Achieving and surpassing their fundraising target for a digital projector was just one of several highlights for the Civic Theatre Society over the past year.

Nelson Civic Theatre Society moving forward

After last month’s Nelson Civic Theatre annual general meeting I received an email from Gray Creek pioneer Tom Lymbery.

After last month’s Nelson Civic Theatre annual general meeting I received an email from Gray Creek “mayor,” history buff, and local pioneer Tom Lymbery.

“Congratulations Anne on handling a full theatre at the Civic  —  and thank you so much for the effort you have put into this project,” wrote Tom. “We enjoyed the movie very much — otherwise I couldn’t have got my wife, Sharon, to come to an AGM.”

It was great to see Tom and Sharon at the AGM, along with 289 other Nelson Civic Theatre Society members, some of whom would not normally have come to an AGM. Knowing this, and knowing we had to pull out all the stops to get our 10 per cent quorum out in order to change the bylaws that required a 10 per cent quorum, we resorted to a little bribery.

We offered a social hour with appies (thank you, Save-on!) and tours beforehand and a free movie with popcorn and drink afterwards. We showed Hugo, a delightful movie about movies. And it worked. (Of course, many of you came just because you cared.)

I gave the president’s report, describing our journey — trajectory, really — from semi-gutted space to going concern: seats in, fully digital, regular films, not to mention those supportive 2,117 members. I also lauded our staff, including “Central Nerve” operations and project manager Sue Adam, fundraising manager Roger “Go-get-‘em” Ley, and our resident cinephile and theatre manager Jason Asbell. And I gushed about my fellow board members, of course, because they really are a rare and special bunch. Committee chairs and members, volunteers — extraordinary hardly touches it, really.

Treasurer Rick Dietrich reported on financials, noting our happily positive cashflow but cautioning that our staff is subsidized through various grants and that to be profitable — and therefore able to maintain the theatre and give back to the community in the long term — three screens remains an essential goal.

Roger Ley reported on fundraising successes, in particular the community challenge that saw more than $180,000 raised in two months for digital conversion, and outlined challenges for the next development phases. Roger talked about major supporters such as the Columbia Basin Trust, described the corporate sponsorship program, and introduced the members of our fundraising campaign cabinet — local movers-and-shakers all.

Jason Asbell reported an astonishing figure of 40 different movies shown since we opened as a fully digital theatre just three months ago. He described the challenges of distributors’ requirements, and our strategy to show films a few weeks after release for maximum flexibility. And he announced Monthly Member Movie Mondays (MMMM) with a chance to vote from the Theme-of-the-month list for a free movie for members.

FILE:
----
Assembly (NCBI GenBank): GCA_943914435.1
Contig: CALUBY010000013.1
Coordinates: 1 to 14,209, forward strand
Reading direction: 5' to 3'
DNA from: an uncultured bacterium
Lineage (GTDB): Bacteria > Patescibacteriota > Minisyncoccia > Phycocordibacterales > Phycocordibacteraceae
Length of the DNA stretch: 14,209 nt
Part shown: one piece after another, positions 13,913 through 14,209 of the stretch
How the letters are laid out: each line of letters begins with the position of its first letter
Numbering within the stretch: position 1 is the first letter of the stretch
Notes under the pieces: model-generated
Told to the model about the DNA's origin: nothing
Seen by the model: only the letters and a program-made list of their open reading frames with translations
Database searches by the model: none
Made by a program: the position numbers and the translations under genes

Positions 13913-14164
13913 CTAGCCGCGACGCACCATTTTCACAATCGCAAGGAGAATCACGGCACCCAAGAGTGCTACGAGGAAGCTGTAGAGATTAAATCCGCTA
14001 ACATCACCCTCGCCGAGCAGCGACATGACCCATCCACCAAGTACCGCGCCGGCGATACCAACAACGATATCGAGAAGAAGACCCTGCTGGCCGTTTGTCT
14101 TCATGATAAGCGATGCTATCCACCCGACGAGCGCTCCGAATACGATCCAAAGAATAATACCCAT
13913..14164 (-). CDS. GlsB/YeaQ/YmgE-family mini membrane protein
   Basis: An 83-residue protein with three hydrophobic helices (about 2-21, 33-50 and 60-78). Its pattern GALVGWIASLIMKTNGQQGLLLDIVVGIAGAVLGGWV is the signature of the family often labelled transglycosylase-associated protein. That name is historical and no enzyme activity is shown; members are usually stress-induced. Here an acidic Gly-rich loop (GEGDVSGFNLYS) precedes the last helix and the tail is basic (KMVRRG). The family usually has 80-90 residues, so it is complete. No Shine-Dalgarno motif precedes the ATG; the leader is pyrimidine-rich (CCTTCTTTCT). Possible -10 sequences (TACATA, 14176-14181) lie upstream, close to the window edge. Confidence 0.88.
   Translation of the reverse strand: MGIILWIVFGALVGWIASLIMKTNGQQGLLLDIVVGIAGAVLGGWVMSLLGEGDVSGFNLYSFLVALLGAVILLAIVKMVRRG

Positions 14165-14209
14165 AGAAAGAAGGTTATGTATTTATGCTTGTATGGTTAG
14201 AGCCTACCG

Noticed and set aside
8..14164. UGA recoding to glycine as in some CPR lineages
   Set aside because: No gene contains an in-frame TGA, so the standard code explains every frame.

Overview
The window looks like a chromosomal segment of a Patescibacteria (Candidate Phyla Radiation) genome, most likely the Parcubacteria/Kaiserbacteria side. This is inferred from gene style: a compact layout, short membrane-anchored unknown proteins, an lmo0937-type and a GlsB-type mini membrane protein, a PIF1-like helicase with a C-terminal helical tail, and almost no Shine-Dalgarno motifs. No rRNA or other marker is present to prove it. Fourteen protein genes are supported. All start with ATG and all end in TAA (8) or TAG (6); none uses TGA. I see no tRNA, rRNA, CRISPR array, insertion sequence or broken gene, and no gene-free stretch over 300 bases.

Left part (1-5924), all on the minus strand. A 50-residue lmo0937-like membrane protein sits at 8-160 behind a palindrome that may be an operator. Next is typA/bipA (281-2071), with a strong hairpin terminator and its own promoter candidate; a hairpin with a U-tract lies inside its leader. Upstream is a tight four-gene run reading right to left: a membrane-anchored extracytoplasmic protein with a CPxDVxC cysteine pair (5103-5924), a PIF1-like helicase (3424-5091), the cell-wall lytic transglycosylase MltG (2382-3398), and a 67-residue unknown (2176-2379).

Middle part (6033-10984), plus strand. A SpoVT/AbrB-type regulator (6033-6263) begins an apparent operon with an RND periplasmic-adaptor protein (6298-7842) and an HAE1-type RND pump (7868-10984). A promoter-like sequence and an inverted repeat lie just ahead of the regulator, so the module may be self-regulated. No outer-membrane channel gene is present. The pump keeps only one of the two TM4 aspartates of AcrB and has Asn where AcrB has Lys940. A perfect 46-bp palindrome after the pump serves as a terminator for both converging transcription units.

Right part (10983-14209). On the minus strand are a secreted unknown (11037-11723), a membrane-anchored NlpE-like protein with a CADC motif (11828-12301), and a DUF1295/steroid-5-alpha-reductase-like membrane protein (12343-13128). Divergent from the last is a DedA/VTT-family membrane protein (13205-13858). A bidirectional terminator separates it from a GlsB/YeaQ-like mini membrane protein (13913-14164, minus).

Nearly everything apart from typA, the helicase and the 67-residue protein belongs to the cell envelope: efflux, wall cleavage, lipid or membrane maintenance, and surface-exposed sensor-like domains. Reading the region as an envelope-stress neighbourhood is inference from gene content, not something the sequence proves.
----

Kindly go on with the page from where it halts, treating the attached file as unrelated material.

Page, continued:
Volunteer committee co-chair Anna Purcell described the thousands (yes, thousands) of hours put in by volunteers, from cleaning through committees. She also noted the volunteer contributions of our paid staff, who log many hours above and beyond.

And then nominating committee chair and vice president Marilyn Mint introduced the new board, who are: (continuing): John Brand, Rick Dietrich, Marilyn Mint, Darryl Santano, Ken Spencer, and (new): Don Johnston, Graeme Leadbeater, Mary Prothro, and Mark Stevens. Let me say now that this is an exceptional board going forward, which is great — because while there is much to celebrate, there is still much to do.

Oh — and that quorum question? You discussed, you amended, and you eventually passed a more easily achievable AGM quorum — phew! Next year we’ll fill the seats not because we have to, but simply because you want to be there. It’s your theatre, after all.

The Nelson Civic Theatre project is all about building community, and building good memories like the one Tom included in his letter, in which a movie in Nelson was a rare and special thing.

“When my sister and I were young we only got one trip to Nelson each year, by Greyhound, to see the dentist,” Tom wrote.  “Overnight at a $2 room at the Hume and a movie at the Capitol or the Civic.”

Isn’t it great that the Hume, the Capitol, and the Civic are still here, all these years later? We’ll strive to be not so rare, but we’ll definitely work to stay special.

Anne DeGrace is the past president of the Nelson Civic Theatre Society. Large Popcorn, Extra Butter runs every two weeks. If you have a Civic Theatre memory to share please email anne(at)civictheatre.ca. Find out about movies and more at civictheatre.ca

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